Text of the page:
Horizontal Integration Rationale
Retail chains in Europe are beginning to reap from the benefits of horizontal and vertical mergers and acquisitions (Pilsbury & Meaney, 2009, p. 5). Horizontal mergers are the integration of organizations in the same section of the value chain such as two road freight companies (Pilsbury & Meaney, 2009, p. 5). On the contrary, a vertical integration is a merger between organizations from various sections of the value chain. An example would be road freight and infrastructure (Pilsbury & Meaney, 2009, p. 5). In this regard integration between Wal-Mart and Lianhua Supermarket Holdings Co.
Ltd would be considered as a horizontal integration since both are supermarket chains (Barney & Hesterly, 2008). When examined from the context of service quality, any form of integration whether vertical or horizontal would give Wal-Mart greater control in the way goods and services are distributed (Pilsbury & Meaney, 2009, p. 5). An example of such control can be in the form of an increase of cooperation and communication involved in the value chain upon the vertical integration of some components (Pilsbury & Meaney, 2009, p.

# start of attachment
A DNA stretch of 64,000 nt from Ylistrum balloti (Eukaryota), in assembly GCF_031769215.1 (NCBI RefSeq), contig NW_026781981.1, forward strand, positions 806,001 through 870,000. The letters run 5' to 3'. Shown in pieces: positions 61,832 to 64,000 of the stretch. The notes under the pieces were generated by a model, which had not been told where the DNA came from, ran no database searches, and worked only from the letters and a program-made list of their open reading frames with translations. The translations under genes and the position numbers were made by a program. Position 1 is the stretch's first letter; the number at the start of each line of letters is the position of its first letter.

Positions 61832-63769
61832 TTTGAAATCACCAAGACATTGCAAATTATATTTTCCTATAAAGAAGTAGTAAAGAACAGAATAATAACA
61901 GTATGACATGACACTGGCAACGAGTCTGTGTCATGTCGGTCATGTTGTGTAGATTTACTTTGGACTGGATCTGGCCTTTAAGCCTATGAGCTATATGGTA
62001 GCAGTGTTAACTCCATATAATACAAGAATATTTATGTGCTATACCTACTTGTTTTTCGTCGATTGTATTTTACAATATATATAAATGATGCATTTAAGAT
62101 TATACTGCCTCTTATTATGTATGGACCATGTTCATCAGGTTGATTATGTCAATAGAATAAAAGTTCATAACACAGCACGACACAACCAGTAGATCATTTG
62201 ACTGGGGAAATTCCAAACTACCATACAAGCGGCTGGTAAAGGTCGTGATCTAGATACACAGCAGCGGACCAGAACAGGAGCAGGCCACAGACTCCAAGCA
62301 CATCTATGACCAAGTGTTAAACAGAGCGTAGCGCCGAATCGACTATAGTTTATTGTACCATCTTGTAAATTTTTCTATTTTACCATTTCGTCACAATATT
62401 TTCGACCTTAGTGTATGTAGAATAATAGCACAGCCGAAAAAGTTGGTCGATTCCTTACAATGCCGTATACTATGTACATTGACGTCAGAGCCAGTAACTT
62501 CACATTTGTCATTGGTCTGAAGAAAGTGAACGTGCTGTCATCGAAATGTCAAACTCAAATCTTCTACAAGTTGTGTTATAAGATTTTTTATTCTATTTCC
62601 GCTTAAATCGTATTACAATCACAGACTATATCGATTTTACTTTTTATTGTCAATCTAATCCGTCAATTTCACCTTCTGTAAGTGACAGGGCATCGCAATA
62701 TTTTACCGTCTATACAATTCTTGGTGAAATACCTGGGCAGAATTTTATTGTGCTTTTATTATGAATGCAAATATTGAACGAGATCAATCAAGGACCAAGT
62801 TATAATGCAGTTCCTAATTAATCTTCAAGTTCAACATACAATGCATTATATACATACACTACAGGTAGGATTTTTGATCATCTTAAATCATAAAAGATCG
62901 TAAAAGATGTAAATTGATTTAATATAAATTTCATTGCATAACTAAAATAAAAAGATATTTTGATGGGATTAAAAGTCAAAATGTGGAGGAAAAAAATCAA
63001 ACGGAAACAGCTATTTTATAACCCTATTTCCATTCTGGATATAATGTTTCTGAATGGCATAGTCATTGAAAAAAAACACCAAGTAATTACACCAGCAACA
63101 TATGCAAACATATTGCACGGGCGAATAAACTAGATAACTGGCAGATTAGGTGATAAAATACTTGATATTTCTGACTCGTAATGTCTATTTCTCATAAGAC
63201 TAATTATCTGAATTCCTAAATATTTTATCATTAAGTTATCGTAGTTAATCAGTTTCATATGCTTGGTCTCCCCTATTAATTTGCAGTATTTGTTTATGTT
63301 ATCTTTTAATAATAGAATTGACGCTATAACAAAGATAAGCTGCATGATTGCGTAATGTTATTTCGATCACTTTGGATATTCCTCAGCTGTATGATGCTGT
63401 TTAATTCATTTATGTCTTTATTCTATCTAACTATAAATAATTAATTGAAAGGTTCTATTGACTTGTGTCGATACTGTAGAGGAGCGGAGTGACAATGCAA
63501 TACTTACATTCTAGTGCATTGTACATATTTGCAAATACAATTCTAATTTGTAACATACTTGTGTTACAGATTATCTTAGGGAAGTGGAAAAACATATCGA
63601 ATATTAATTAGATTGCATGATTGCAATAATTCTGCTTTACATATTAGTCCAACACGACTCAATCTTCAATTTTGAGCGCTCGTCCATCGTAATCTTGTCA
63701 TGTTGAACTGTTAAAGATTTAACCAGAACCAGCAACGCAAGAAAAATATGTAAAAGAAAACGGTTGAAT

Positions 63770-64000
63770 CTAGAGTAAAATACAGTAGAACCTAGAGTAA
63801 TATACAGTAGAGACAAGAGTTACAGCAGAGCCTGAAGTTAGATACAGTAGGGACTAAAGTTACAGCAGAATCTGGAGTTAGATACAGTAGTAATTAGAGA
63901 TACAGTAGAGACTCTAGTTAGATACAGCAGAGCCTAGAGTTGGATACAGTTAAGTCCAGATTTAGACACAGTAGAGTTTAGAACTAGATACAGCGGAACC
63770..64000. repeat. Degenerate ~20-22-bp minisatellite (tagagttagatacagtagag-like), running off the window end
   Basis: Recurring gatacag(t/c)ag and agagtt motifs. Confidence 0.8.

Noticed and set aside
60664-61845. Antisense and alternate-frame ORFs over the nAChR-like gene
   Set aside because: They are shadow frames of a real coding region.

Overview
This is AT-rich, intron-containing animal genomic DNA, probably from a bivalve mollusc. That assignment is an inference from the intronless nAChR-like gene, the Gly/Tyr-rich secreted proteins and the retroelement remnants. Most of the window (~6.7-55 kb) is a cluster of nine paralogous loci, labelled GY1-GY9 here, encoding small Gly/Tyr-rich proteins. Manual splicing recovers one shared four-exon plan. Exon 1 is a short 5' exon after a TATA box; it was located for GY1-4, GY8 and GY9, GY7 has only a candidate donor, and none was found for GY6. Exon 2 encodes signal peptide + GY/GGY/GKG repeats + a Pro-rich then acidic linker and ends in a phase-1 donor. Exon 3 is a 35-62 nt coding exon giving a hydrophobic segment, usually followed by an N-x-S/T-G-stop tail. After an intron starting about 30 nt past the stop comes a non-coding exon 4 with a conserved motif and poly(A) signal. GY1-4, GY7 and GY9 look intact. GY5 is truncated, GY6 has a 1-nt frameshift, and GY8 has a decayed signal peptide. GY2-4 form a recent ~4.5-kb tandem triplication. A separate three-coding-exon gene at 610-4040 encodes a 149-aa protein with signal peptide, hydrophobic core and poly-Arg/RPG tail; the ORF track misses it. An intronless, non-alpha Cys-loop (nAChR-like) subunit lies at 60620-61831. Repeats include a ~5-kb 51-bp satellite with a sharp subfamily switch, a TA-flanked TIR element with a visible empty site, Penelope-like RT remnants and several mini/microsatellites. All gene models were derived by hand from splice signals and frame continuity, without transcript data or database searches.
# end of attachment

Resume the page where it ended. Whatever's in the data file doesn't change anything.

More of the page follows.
9). For example, a reduction in delays as a result of the integration is likely to allow Wal-Mart to be even more
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The final option would be the conglomerate merger; which would involve Wal-Mart and another company neither operating in retail business not having a buyer seller relationship with Wal-Mart (Barney & Hesterly, 2008). Irrespective of the kind of integration that Wal-Mart chooses, this rationale also indicates that the company has the required competitive edge thereby capable of profitably purchasing Lianhua Supermarket Holdings Co. Ltd. , China’s #1 grocery retailer.